Director of the Supreme Court

A review of the relevant literature on the on topic of privatisation will be made. A critical analysis of this literature will be presented. The combination of quantitative and qualitative data will give a rounded picture of Public attitudes of privatisation in the Court Service. Primary research will be undertaken amongst the public and those employed in the Court Service. Formal approval to carry this research has been sought from the Director of the Supreme Court in the High Court (Ian Hyams) and I am awaiting a response.

The Prison Service has been chosen, as the main comparison as provides a similar service to that of the Court Service and the kind of interaction it has with the public. The main process will involve quantitative and qualitative research interviewing 100 members of the public. There will 10 structured questionnaires based on Dillon (1978). The questionnaires will cover attitude, belief, behaviour and attribute. They will be distributed and completed by 10 members of the public who live near each of the County Court offices across London and Greater London.

The questionnaire will seek to discover public attitudes towards privatisation as a whole and the Court Service itself. A semi-structured interview will be also used to interview managers, trade unions, and solicitors, who are very important stakeholders in the Court Service. There will be 10 interviews conducted, of which each will last no more than 30 minutes. The interviews will not be taped, due to the sensitivity of the issues within the Court Service. The data will be analysed on the Excel package. These will supplement the other data and will provide evidence about whether there is guilt in perceptions between professionals and public.

The second research method used will involve secondary data, as described by Howard (1996) that will include articles and professional journals, reports and text books. This material will include the Economist, the Public Sector Union magazine, The Guardian, Independent, and Evening Standard. Also, formal academic material about the theory and history of privatisation will be consulted. The main focus of the secondary research is to find out how privatisation and plans for privatisation have been received in public organisations such as the Post Office and National Health Service.

Recent press cuttings of newsletters published by the home courts, and the Court Service as a whole will be collected. In addition to this, information will be obtained from the websites of the courts providing data information on the process of the move towards privatisation. A specific focus will be on issues such as data storage, security and the public counter service as these are the main areas that could be possible privatised. The research will focus on privatisation that is still financed by the public sector such as security and responsibility for storing records.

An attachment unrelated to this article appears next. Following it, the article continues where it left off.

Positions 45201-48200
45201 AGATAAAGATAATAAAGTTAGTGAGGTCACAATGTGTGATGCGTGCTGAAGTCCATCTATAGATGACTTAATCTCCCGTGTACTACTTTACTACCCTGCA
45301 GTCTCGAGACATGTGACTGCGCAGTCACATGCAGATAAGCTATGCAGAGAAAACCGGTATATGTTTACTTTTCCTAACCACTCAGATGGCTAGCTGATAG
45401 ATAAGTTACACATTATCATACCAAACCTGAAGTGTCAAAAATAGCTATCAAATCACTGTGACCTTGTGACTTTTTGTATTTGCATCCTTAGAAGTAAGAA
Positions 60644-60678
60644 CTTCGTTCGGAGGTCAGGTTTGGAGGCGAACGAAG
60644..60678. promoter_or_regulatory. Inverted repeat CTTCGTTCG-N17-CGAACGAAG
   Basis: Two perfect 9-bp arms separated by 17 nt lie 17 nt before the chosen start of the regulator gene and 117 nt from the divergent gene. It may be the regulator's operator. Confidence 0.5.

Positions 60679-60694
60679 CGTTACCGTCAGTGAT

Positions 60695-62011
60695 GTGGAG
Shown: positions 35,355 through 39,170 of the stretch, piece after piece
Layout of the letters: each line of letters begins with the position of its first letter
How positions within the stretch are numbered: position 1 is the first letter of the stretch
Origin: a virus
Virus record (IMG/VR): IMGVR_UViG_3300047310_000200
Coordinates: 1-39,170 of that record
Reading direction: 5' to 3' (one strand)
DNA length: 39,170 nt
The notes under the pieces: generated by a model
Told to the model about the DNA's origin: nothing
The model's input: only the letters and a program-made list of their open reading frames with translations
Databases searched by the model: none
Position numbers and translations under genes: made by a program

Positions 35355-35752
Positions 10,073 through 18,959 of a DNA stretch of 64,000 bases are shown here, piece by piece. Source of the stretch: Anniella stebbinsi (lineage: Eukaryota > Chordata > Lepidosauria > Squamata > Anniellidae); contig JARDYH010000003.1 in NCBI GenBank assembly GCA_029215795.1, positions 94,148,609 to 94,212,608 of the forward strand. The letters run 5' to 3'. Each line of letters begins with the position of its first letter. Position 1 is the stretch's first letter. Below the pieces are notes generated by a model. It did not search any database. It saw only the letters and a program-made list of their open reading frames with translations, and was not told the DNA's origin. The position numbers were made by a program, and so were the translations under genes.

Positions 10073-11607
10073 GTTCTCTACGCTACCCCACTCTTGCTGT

A demographic profile will be done, that will be based on the secondary information collected. Mowen (1998:37) stated that "a demographic profile as including variables such as nationality, age, religion, gender, occupation, marital status, income, ethnicity and education". 5. Timescale Month Task Start Sept 2002 Initial planning End October Interview with Court Managers, Trade Unions and Other Professional Bodies. End November 2002 Read literature. The objects are clearly defined with literature references End Dec 2002 Christmas Break Literature Review Completed Start Jan 2003

Exams End Jan 2003 All Primary/Secondary Data Collected and analysed Mid Feb 2003 More Writing up Mid March 2003 Draft completion Early April Easter Break Early May Draft revised End May 2003 Submission of dissertation 6. Resourses The results of the quantitative data will be computer analysed and presented in graphs and bar charts. The qualitative data will be analysed and related to the quantitative data. Both sets of data will relate to the hypothesis and also to the extent to the larger issues of privatisation. The result will be compared to recent studies on privatisation.

I have access to the computer hardware and software at home, and at the University of Greenwich. 7. CONCLUSION In the above, examples have been given of the literature that is available to represent the different theories and views that relate to privatisation issues. The pros and cons of privatisation were discussed and will not be mentioned here. The key problem identified was that privatisation could have a negative impact on the Courts Service in general. However, there have been other researchers such as Sir John Brun that have mentioned how privatisation has provided value for money in the public sector.

Further research is needed to test the idea that privatisation will be unpopular amongst court staff and the public in general. Furthermore, the research will relate to secondary debates about privatisation in general.


(2001) 'Unions Warn Of Court Closure' Available From: http://www. pcs. org. uk/newsbrief/press/2001/released0117. htm [Accessed: 27/01/2002] Author (2001) New Prisons to be built by private companies, Financial Times, issue or volume, pages LCD (2001) 'The Lord Chancellors Department Quinquennial Review' Available From: Http://